WRESTLING THE HURRICANE By Jim Midwinter (Article)

Jim Midwinter


The voyage began auspiciously enough, even joyously: my birthday, my last day in the Public Service of Canada, and my last day as ambassador to Venezuela. We (my wife, Sally, and 1) had a glorious send-off from the elegant Caraballeda Yacht Club where we had been privileged to be honourary members during our tour of duty in that South American republic. A spirited gathering of staff and other friends; then, as prearranged, we cast off just as the sun dipped below the horizon.

The Venezuelan government's protocol office had been a little puzzled about how to handle such an unconventional departure of a foreign representative but in the end did everything
but give us a twenty-one gun salute.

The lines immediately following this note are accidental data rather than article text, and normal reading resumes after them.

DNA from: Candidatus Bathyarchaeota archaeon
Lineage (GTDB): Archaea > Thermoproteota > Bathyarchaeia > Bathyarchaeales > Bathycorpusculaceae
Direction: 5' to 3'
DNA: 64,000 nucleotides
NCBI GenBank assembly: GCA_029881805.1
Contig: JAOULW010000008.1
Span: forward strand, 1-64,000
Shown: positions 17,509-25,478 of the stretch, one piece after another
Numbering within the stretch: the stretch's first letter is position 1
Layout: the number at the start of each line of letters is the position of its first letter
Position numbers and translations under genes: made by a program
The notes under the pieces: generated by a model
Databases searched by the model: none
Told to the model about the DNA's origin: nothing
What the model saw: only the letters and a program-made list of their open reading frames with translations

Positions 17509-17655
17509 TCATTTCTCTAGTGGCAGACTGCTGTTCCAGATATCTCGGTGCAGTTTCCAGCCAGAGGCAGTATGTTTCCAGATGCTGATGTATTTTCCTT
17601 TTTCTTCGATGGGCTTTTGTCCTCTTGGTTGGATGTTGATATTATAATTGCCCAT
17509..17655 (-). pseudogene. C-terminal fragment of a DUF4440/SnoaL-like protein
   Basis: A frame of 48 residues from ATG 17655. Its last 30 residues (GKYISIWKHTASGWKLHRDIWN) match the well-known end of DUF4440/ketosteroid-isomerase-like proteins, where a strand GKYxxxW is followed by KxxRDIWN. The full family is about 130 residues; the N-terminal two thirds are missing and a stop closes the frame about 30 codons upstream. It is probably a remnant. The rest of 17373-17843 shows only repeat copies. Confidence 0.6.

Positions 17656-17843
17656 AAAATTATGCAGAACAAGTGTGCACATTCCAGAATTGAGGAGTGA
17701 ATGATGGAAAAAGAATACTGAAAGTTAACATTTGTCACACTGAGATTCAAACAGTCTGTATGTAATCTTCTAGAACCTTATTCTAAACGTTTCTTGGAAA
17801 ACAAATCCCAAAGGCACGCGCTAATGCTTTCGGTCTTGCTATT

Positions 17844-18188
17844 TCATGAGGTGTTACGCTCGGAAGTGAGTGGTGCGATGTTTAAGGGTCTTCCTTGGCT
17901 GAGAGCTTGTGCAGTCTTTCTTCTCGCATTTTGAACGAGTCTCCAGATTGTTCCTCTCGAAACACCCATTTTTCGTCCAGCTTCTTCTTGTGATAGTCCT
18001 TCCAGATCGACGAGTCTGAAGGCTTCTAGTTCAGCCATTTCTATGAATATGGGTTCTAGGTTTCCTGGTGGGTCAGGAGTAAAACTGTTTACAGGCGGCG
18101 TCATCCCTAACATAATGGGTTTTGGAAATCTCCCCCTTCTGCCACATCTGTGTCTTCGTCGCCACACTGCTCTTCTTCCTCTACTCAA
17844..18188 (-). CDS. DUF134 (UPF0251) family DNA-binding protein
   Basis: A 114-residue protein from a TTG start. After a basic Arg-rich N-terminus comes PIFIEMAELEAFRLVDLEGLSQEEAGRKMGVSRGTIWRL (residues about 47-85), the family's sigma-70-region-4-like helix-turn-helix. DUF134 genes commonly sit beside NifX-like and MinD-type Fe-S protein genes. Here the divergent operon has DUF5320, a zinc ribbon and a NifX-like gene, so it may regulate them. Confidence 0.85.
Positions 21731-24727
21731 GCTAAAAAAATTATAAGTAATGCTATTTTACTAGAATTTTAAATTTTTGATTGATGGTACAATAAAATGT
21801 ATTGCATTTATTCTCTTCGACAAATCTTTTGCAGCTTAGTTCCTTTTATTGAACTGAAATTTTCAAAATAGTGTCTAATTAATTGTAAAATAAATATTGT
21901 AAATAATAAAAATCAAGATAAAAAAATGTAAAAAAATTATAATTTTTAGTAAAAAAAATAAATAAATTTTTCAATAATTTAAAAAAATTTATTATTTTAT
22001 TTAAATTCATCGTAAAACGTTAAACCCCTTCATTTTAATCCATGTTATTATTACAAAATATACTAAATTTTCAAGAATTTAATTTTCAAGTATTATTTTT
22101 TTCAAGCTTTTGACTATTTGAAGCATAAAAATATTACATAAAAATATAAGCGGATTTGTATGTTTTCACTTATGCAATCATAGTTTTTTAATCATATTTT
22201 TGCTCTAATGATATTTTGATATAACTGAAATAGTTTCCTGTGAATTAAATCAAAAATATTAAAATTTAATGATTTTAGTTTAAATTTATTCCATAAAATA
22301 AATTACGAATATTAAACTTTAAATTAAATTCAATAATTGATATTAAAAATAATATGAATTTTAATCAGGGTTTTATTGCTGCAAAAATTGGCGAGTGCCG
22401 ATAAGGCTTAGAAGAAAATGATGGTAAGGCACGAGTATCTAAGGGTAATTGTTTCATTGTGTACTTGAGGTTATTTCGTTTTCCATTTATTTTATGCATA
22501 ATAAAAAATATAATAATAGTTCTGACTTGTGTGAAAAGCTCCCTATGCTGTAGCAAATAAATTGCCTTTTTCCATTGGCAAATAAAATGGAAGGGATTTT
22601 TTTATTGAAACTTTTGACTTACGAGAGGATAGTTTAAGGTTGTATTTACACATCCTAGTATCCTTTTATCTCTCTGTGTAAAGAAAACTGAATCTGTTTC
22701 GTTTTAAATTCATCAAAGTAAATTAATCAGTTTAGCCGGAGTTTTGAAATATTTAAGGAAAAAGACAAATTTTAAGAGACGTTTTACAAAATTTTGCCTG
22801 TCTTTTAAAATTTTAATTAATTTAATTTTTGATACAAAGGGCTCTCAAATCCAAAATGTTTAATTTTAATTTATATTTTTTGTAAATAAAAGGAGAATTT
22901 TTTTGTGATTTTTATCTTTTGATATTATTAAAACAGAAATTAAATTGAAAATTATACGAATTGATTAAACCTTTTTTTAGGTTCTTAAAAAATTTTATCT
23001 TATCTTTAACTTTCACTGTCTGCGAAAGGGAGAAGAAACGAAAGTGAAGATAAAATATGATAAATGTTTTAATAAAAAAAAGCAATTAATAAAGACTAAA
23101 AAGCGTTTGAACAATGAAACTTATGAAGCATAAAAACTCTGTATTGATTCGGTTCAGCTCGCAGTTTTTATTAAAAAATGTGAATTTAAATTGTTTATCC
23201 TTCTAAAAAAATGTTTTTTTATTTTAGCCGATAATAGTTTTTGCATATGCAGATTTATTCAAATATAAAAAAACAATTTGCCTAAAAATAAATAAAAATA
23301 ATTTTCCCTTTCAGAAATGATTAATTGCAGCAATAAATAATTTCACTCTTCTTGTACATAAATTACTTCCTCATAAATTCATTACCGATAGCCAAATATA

We had sailed our vessel earlier that year (1985) to Venezuela from Bradenton, Florida where we had taken delivery of her from her builder in Ontario, Canada. Our craft, a Bayfield 40 ketch designed by Ted Gozzard, carries the name Vailima in honour of Robert Louis Stevenson's last home, in Samoa. Sally's grandfather, who passed most of his life in British Columbia as a marine engineer, had gone to the South Pacific as a young man to work as a deep sea diver on the salvage of German and American warships that had been wrecked off the Samoan port of Apia in the "Great Hurricane" of 1889. While there, a particular friend of Stevenson's stepson, Robert Osbourne, he was often at Vailima. He was also lucky enough to meet his own lifelong mate, daughter of a German settler (the Kaiser's empire was then pre-eminent in Samoa) – but that's another story.